Andrew W. Dunadee, Plaintiff,
County of Monroe, Defendant.
Charles S. Turner, County Attorney of Monroe County, Rochester (Michael E. Davis of counsel), for defendant.
Samuel F. Prato, Rochester, for plaintiff.
Andrew V. Siracuse, J.
This is a summary judgment motion by the defendant. The plaintiff in this case, Andrew Dunadee, is 75. He applied to the defendant County for three separate clerk/typist jobs, and although his civil service examination scores placed him among the three highest-scoring examinees, he was not hired for any of the three positions. He brought this lawsuit alleging age discrimination.
The threefold pattern of application, interview and rejection is at the heart of the case; no interviewer at any time suggested a discriminatory intent, but plaintiff finds the fact that he was rejected three times as itself creating a suggestion of discrimination. Beyond this pattern, however, he has presented no evidence to call the County's explanations into question, only argument and supposition. Because no question of fact exists as to the bona fides of these explanations, the County's summary judgment motion must be granted.
In moving for summary judgment, the County submitted affidavits from the interviewers in all three jobs, and their depositions (along with the plaintiff's) are in the plaintiff's answering papers. These statements present facially valid and convincing nondiscriminatory reasons for hiring other candidates for the positions at issue.
Plaintiff first applied to the County Law Department. The open position required an employee who could run papers to the courthouse and who would be able to do extensive periods of copying while standing at a copier. Mr. Dunadee stated at the interview that he had a bad knee and could neither stand for any length of time nor bring papers to the courthouse. He did not ask if accommodation could be made for this disability. He also sang at the interview, something that " was considered inappropriate." Another eligible candidate was eventually offered the job. Although not one of the three highest-scoring examinees, the successful applicant was a current employee hired through the internal transfer process. In his deposition, plaintiff first denied any recollection of the interviewer's questioning him about the copying and messengering duties, then qualified his denial by adding that the subject probably came up, but that he did not recall it.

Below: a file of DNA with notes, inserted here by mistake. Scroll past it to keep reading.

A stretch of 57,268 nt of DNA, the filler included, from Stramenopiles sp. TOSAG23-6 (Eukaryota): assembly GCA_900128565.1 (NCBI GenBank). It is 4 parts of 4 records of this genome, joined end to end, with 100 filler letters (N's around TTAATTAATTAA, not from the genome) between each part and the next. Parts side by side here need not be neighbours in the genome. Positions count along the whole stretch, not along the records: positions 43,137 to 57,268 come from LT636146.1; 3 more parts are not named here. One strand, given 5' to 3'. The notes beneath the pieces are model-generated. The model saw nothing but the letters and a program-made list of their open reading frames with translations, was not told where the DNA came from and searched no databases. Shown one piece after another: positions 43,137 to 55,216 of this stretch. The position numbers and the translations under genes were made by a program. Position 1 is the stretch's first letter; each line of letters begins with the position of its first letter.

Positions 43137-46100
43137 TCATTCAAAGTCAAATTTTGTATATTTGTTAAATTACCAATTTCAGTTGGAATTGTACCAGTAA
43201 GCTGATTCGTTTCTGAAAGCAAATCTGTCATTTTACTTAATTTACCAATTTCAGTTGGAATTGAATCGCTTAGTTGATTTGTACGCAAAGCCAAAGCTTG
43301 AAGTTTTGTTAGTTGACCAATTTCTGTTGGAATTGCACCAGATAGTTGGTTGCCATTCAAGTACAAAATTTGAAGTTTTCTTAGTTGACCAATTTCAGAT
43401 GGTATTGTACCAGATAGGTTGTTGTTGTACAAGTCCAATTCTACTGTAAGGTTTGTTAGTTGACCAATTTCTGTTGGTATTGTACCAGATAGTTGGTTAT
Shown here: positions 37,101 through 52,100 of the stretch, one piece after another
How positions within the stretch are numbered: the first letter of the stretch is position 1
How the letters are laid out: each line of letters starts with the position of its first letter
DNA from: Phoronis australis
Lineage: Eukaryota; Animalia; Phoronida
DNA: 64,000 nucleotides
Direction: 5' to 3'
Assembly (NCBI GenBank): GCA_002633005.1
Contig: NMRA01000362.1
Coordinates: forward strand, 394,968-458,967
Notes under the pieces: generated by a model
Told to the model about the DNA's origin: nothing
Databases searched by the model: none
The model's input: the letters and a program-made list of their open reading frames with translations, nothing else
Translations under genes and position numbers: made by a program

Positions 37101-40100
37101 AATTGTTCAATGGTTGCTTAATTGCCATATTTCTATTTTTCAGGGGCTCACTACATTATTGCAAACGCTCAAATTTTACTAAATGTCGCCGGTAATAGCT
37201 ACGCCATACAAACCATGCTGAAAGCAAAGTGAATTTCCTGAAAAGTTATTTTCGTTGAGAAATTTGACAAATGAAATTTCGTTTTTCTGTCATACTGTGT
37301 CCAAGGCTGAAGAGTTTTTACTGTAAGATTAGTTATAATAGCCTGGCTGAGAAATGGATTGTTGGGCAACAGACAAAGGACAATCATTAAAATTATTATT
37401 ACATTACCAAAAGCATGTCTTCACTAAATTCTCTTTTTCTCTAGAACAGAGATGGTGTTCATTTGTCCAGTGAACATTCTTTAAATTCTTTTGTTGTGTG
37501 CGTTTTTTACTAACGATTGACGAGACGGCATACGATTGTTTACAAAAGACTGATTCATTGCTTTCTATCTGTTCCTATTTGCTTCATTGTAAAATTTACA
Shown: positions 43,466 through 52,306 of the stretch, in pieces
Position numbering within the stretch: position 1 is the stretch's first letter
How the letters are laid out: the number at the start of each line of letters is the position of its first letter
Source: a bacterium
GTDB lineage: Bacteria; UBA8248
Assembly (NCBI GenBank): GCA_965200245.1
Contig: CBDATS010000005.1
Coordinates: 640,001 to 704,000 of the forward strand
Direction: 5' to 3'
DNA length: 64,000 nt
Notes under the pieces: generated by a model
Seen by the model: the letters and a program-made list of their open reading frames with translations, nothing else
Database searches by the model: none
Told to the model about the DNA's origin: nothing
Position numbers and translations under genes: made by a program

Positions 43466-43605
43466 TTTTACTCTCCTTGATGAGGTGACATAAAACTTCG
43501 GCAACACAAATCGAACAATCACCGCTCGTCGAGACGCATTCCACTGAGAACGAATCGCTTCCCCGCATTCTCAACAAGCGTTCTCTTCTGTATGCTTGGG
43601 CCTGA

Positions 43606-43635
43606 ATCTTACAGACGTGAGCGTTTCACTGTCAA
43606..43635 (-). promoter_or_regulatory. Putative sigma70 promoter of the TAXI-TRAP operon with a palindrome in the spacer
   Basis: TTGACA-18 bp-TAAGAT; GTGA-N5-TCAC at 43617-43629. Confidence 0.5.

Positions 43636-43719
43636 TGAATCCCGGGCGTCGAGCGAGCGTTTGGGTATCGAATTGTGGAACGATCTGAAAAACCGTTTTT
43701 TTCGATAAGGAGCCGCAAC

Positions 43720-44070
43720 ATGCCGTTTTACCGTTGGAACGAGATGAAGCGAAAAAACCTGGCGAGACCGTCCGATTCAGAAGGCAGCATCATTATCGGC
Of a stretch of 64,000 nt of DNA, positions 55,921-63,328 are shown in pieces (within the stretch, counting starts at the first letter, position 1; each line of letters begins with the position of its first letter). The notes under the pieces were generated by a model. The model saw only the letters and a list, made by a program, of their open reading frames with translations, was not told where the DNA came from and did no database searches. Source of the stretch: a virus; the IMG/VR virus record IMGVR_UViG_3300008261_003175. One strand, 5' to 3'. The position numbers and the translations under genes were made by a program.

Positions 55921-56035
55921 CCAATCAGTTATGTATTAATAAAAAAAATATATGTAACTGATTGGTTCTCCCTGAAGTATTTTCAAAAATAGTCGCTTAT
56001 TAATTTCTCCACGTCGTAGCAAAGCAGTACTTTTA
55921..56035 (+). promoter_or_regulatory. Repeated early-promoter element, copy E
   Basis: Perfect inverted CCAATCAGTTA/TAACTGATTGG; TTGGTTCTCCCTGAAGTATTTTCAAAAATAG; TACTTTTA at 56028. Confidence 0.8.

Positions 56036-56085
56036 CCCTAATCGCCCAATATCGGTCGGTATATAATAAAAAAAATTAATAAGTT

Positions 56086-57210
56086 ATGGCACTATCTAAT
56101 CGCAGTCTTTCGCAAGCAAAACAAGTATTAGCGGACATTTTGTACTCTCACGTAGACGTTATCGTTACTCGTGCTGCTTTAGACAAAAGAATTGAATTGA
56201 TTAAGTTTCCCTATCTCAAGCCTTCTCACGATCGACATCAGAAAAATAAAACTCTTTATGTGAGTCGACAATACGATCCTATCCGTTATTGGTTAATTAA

Plaintiff was next interviewed for a clerk/typist position at the County's HIV clinic, and the supervisor decided to hire another candidate who had extensive customer service experience. Because much of the work of this position involved interacting with clients, many of them distressed and critical of their care, the supervisor preferred a person who had a history of handling complaints from dissatisfied customers. Although the person hired had experience only in retail, the retail experience and the candidate's interpersonal skills were felt to fit better with the needs of the clinic. This person's examination score was comparable to Mr. Dunadee's.
The final position for which Mr. Dunadee was interviewed was as a clerk/typist within the Civil Service Unit itself, and
early in the interview Mr. Dunadee told the interviewer " emphatically" that he did not like the civil service system.H e also preferred to deal with people face-to-face rather than by telephone. The interviewer was concerned about both assertions, since the position was often the first contact people had with the civil service system and its occupant was frequently called upon to guide people through the application process. Mr. Dunadee's dislike of the system would make it difficult for him to carry out these duties properly. Furthermore, most contact with the public was by phone.
As the Court of Appeals has recently stated, " [t]o defeat a properly supported motion for summary judgment in an age discrimination case, plaintiffs must 'show that there is a material issue of fact as to whether (1) the employer's asserted reason for [the challenged action] is false or unworthy of belief and (2) more likely than not the employee's age was the real reason' " (Ferrante v American Lung Assn., 90 N.Y.2d 623, 630 [citations omitted]). The County concedes that the plaintiff has established a prima facie case sufficiently to cast upon the defendant the burden of showing nondiscriminatory reasons for its actions. After having done so, however, the defendant essentially nullified ...